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I was recently interviewed by bankrate.com and MSNBC concerning some aspects of why life insurance companies might refuse to pay a death benefit. From the perspective of the consumer it seems there is a belief that companies really search for ways not to pay. In spite of big headline life insurance challenges like Heath Ledger and David Carradine, the truth is that life insurance companies would rather pay a death benefit than fight legal battles and get bowled over by bad press. There are a lot of times they pay when legally they really shouldn’t have to.

The article really focuses on on the two instances that trigger most of the questions of whether a company should pay or not. Those are the standard two year clauses in all insurance policies known as the suicide and incontestability clauses.

These two clauses simply put, allow a company to challenge payment of a claim if the insured commits suicide in the first two years of the policy, or if the insured is found to have materially misrepresented information pertinent to the company’s decision to issue the policy.

The suicide clause is pretty straight forward most of the time, although it has to be a clear cut case of suicide or the company will likely lean toward paying the claim. Shooting yourself would be an example of straightforward. A fatal car wreck might very well have been a successful suicide, but companies usually aren’t going to challenge this in most cases in the absence of some other evidence that would prove the person intended to kill themselves in a car wreck.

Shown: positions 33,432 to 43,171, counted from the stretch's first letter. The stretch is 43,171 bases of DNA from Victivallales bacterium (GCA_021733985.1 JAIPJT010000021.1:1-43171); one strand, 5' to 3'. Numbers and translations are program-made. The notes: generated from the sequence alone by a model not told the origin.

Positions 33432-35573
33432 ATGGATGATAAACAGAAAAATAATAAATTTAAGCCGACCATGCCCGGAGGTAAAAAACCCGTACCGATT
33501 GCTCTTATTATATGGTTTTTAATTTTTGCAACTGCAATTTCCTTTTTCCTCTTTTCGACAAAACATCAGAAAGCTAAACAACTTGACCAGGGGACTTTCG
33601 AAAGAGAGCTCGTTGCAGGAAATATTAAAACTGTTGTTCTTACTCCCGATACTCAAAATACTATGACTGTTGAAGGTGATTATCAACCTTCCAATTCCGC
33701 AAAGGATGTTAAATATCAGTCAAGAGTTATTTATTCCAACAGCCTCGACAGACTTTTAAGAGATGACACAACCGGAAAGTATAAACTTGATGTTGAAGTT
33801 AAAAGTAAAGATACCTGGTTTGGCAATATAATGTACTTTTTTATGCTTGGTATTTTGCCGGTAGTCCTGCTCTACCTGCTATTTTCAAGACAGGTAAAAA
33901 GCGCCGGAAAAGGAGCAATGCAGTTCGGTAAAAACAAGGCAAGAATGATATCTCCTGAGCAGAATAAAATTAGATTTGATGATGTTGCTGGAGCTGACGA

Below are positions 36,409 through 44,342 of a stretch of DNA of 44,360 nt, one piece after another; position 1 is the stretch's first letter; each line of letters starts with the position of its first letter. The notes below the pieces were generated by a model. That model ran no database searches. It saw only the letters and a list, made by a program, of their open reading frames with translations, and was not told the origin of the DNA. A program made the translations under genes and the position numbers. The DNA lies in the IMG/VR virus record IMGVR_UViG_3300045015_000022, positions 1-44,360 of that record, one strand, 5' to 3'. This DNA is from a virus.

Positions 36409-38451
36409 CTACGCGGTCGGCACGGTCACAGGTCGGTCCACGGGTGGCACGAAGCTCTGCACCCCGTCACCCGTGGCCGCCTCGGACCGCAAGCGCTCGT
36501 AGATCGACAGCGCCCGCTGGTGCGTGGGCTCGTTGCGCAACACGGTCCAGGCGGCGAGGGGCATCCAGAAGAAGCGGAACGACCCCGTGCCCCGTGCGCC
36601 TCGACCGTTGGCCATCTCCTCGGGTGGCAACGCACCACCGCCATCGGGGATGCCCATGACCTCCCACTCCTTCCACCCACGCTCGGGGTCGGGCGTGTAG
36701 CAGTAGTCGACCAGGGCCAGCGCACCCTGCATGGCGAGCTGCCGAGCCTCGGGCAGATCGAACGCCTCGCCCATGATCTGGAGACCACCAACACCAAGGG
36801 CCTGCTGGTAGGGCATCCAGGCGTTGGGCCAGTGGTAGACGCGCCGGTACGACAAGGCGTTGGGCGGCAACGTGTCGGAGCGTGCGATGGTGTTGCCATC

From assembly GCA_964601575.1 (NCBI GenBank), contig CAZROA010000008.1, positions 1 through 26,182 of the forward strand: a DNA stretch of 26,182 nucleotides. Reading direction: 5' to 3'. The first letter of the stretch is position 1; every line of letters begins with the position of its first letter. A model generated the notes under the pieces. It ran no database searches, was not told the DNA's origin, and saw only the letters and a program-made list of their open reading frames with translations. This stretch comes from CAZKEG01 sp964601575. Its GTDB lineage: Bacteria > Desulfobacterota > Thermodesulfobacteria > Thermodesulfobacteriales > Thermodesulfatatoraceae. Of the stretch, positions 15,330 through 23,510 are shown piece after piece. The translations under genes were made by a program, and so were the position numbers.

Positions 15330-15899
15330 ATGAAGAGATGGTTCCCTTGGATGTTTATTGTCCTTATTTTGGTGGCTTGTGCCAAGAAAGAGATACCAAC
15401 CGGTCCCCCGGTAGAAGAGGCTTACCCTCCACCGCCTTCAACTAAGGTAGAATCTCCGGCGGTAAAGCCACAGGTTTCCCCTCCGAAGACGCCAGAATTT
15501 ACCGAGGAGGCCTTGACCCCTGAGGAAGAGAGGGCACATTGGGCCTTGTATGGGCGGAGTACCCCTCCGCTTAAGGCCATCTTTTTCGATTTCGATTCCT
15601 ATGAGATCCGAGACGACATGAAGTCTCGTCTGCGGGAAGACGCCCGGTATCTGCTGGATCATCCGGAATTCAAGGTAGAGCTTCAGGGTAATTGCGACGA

The larger contention usually lies with the incontestability clause. Was the person truthful and forthcoming in their application for life insurance? Was there an attempt to deceive and at least purposely leave out certain facts, material misrepresentation, that may have led to a company decision to decline an application or perhaps issue the policy at a different rate?

In the case of Heath Ledger there was the appearance that he may have run afoul of both clauses with his drug overdose death potentially being a suicide and the fact that he apparently denied drug use on his application. In spite of these two issues, while we’ll never know whether the full amount of the death benefit was paid, we do know that after a full investigation a death benefit was paid by the company.

Bottom line. When applying for life insurance always answer all questions exactly as they are asked and truthfully. You aren’t required to give them more information than they ask for and if that leaves some hole in their underwriting they can’t use that as a way to not pay a claim. As my friend and partner Rich Fuller with Special Risk Services noted in the article, don’t offer answers to questions that aren’t asked, so if they ask ‘Do you plan to be out of the country for more than four weeks,’ you really don’t want to tell them you’re going to Lebanon for three weeks. That’s not what the question is.”